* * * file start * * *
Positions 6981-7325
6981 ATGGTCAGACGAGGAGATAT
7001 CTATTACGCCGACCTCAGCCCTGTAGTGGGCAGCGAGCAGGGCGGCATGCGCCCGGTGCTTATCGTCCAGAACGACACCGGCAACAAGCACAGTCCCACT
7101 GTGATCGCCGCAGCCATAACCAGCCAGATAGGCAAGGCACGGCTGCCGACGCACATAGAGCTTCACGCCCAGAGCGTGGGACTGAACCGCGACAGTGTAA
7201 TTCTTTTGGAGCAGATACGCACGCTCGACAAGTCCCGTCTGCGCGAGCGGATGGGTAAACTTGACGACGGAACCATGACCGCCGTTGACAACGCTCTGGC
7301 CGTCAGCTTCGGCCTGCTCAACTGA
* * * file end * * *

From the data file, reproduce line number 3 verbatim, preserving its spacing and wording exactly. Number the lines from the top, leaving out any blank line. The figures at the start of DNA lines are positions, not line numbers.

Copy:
7001 CTATTACGCCGACCTCAGCCCTGTAGTGGGCAGCGAGCAGGGCGGCATGCGCCCGGTGCTTATCGTCCAGAACGACACCGGCAACAAGCACAGTCCCACT